County resident Sue Carter spoke to the court and presented them with an info sheet that showed that by setting the tax rate so low, the county is missing an opportunity to generate millions of dollars in additional tax revenue, which could help balance a budget that at this time, is not in balance.
A revised version of the info sheet shows that the county could collect an additional $7.15 million in revenue by setting the tax rate at the same rate as last year (29.43 cents) instead of lowering the rate to 18.7 cents.
The proposed budget that Commissioners Court approved for filing shows $16.22 million in spending, but only $13.82 million in revenue, thereby creating a budget deficit of $2.4 million.
This version of the budget has not yet been approved, but the court will consider approving it as well as the proposed tax rate at their Sept. 30 meeting.
“I think it is worth the time and trouble and effort that we might all have to go to,” Carter said, regarding the possibility of changing the proposed tax rate.
The info sheet that Carter presented shows that the county tax rate has steadily dropped over the past several years. The rate was 82.41 cents in 2007 and has steadily dropped to the rate of 29.43 cents in 2012.
“Almost 90 percent of these taxes are paid by industry and the oil companies,” Carter said. “What we need to do is have a reasonable tax rate and take advantage of the opportunities we have today and get prepared and ready for what might face us in the future.”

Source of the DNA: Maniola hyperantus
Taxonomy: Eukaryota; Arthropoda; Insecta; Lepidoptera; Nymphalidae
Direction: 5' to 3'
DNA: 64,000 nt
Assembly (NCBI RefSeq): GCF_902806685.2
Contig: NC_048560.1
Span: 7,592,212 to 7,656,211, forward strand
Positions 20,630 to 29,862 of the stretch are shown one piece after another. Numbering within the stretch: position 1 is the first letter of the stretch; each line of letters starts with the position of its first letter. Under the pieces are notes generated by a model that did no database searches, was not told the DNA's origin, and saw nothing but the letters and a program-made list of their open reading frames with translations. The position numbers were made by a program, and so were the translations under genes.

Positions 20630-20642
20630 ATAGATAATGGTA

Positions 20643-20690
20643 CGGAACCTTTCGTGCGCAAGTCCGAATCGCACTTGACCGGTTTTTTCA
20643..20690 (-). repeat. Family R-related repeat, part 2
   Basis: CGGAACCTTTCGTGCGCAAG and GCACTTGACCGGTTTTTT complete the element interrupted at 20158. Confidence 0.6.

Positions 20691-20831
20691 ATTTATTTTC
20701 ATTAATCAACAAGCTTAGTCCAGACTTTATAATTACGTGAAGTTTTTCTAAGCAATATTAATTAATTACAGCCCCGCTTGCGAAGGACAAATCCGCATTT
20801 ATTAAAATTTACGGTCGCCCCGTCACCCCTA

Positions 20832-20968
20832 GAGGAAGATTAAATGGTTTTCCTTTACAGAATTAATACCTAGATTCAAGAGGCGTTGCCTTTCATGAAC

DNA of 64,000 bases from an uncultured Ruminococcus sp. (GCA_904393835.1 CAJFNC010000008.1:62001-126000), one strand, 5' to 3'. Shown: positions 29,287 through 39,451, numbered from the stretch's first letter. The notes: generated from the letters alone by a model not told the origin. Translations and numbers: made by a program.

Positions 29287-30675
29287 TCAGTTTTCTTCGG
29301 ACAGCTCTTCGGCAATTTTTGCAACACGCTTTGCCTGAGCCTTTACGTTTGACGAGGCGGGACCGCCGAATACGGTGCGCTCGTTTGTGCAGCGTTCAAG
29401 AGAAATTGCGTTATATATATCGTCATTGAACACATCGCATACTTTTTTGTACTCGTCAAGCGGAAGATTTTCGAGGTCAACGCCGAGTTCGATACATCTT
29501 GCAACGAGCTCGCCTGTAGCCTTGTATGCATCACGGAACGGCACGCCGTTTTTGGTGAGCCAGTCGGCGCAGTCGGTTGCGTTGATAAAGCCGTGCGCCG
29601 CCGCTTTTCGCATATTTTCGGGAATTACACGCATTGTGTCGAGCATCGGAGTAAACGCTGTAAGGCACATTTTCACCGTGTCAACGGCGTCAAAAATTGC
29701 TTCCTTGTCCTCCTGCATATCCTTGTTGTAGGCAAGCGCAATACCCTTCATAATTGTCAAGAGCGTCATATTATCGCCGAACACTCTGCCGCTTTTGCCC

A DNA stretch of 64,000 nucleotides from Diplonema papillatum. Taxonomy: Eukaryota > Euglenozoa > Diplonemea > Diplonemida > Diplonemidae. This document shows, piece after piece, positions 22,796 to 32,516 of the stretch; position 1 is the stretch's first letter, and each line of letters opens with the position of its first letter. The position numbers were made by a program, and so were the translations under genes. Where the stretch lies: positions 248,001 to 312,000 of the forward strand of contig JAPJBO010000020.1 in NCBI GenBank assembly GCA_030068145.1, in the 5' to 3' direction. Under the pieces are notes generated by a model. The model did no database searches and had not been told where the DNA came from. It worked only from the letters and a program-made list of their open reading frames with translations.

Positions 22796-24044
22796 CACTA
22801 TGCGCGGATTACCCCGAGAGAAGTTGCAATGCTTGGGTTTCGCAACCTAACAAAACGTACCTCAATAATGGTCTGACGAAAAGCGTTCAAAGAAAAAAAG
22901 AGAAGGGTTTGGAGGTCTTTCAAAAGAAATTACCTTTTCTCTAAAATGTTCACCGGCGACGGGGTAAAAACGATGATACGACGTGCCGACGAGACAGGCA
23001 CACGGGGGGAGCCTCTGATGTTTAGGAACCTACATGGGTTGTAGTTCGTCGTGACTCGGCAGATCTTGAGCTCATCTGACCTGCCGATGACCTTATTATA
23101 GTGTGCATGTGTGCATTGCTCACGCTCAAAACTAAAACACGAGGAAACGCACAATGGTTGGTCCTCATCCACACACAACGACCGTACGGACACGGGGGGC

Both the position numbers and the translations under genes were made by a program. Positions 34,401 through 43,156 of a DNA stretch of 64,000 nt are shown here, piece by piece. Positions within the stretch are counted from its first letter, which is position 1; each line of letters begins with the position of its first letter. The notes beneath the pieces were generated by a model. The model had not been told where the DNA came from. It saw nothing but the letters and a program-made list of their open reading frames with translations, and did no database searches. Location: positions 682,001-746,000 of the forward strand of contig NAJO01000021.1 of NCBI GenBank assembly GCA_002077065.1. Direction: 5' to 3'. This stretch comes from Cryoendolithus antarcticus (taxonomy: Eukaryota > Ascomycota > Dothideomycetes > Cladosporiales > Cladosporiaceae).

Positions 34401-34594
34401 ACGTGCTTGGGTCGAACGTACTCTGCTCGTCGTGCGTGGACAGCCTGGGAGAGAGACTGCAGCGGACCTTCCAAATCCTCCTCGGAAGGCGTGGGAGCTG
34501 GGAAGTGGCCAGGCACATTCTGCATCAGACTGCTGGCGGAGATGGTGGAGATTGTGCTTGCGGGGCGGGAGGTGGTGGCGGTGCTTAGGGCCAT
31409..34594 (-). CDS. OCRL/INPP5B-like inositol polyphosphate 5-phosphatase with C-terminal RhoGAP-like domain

Carter that cutting the tax rate in half, as proposed, is not sustainable.
County Judge Barbara Shaw responded to Carter’s remarks.
“I think we can kind of ask Brenda because you guys asked me what was – if we decided to set the tax rate different or something did happen – what would happen,” Shaw said. “I talked to Brenda about that. I talked to Debbie Wheeler. I am going to explain that to y’all right now. It is not a decision making thing, it is just for information purposes so that you all will know what it is.”
“When Sue contacted me concerned about this, we could have put it back on the agenda to start over, but we have to use a paper of local circulation and if we used The Countywide, we would not have had enough time to be able to start over because The Countywide is only published once a week. In DeWitt County, they started over because they are published twice a week – with the same intent that Sue had. So we weren’t able to do that. And so that leaves us in a predicament, when it comes time to set the tax rate, if there is an intent to set it higher than the .1870 (rate). If there is an intent or thought to set that, then the first option would be an injunction?” Shaw asked Tax Assessor-Collector Brenda Janysek who was present at the hearing.
“Correct,” Janysek responded.
“We could have an injunction filed against Commissioners Court, and that would be by a district judge. Or, we could face a rollback election, or nothing could happen. Those are your three options.”